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Previous studies have shown that patients who listen to music during surgery under regional anesthesia require less intraoperative sedation. But is this because music has a positive effect or simply because distressing intraoperative noise is muted? To find out, researchers at Yale University School of Medicine in New Haven, Conn., randomly assigned 80 adult patients to three groups. One group listened to operating room noise, another wore headphones and listened to their choice of music, and the third wore headphones and listened to white noise.
All patients underwent urologic procedures with spinal anesthesia and patient-controlled intravenous propofol sedation. Propofol is a sedative-hypnotic drug that can be used for both induction and maintenance of anesthesia.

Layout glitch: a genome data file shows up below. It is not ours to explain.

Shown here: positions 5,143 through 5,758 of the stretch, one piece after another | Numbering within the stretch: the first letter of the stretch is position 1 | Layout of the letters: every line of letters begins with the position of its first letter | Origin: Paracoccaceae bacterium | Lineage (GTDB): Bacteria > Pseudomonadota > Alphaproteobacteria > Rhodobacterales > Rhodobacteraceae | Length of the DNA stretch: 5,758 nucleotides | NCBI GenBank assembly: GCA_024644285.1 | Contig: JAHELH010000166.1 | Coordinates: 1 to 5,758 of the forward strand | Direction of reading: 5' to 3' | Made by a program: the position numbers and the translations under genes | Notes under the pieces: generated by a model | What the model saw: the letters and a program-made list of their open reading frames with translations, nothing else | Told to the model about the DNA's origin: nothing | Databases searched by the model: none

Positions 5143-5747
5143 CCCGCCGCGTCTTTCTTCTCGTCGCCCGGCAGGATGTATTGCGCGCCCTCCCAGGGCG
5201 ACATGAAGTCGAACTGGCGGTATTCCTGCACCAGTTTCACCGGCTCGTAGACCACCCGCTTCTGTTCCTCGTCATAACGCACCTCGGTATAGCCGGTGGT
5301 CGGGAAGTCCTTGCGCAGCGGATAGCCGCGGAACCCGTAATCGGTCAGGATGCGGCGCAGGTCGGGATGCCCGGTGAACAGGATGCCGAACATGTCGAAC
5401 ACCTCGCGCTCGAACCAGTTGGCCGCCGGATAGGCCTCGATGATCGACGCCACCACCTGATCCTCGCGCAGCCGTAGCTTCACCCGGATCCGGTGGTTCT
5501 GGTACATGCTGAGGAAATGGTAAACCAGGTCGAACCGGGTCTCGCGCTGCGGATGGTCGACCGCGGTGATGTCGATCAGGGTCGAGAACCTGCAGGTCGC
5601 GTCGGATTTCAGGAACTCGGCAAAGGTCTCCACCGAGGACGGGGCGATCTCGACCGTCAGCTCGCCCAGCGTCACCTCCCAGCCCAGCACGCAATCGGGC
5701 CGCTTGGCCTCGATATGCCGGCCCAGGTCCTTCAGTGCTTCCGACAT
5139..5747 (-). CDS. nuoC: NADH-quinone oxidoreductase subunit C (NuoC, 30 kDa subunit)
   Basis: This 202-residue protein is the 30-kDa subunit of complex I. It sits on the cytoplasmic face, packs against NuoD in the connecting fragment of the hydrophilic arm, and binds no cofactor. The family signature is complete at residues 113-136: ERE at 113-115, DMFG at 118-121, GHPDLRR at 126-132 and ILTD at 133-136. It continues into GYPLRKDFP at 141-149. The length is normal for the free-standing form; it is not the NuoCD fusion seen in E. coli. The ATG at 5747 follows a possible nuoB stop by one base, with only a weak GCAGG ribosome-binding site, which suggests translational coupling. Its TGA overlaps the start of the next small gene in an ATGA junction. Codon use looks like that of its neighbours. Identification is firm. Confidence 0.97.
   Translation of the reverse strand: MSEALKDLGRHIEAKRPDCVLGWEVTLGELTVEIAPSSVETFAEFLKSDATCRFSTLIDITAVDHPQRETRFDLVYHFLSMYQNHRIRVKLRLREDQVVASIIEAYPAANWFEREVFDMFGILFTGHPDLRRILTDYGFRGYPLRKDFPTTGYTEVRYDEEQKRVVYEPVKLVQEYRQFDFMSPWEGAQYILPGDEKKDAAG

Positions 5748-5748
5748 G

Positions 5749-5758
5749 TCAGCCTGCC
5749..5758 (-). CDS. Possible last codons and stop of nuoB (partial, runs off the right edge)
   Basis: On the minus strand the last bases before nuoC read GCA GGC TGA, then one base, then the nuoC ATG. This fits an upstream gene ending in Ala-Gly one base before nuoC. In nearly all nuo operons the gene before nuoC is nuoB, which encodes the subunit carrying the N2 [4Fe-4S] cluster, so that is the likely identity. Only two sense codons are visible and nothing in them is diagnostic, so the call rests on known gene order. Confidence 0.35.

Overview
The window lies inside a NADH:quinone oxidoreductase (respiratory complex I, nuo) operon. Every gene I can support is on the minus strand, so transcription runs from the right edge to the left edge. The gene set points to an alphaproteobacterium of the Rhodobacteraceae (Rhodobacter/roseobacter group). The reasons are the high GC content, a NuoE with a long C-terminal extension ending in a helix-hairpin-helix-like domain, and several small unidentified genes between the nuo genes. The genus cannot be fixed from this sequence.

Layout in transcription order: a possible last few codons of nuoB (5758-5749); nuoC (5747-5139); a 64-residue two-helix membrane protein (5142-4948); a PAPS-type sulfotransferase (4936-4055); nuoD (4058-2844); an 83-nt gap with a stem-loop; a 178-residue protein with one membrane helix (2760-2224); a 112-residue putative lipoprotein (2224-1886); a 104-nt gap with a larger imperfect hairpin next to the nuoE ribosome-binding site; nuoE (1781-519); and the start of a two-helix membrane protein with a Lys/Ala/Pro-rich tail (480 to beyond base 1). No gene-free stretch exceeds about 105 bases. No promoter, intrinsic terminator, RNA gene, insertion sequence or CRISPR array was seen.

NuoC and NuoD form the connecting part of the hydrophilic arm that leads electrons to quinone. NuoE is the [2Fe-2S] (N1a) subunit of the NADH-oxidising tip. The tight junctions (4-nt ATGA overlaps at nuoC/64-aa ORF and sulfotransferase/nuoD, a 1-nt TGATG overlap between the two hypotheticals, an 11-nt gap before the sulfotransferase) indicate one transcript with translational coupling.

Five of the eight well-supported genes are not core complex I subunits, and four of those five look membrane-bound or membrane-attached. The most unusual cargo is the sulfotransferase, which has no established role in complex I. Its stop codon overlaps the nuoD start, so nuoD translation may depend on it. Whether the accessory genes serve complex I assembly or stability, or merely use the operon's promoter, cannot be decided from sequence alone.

Patients who listened to music used less propofol than those who listened to operating room noises or white noise; patients in the latter groups had similar sedative requirements. Based on these findings, the researchers recommend encouraging patients to take their favorite CDs to the surgical suite.
Music and ambient operating room noise in patients undergoing spinal anesthesia, Anesthesia & Analgesia, CM Ayoub, et al., May 2005.
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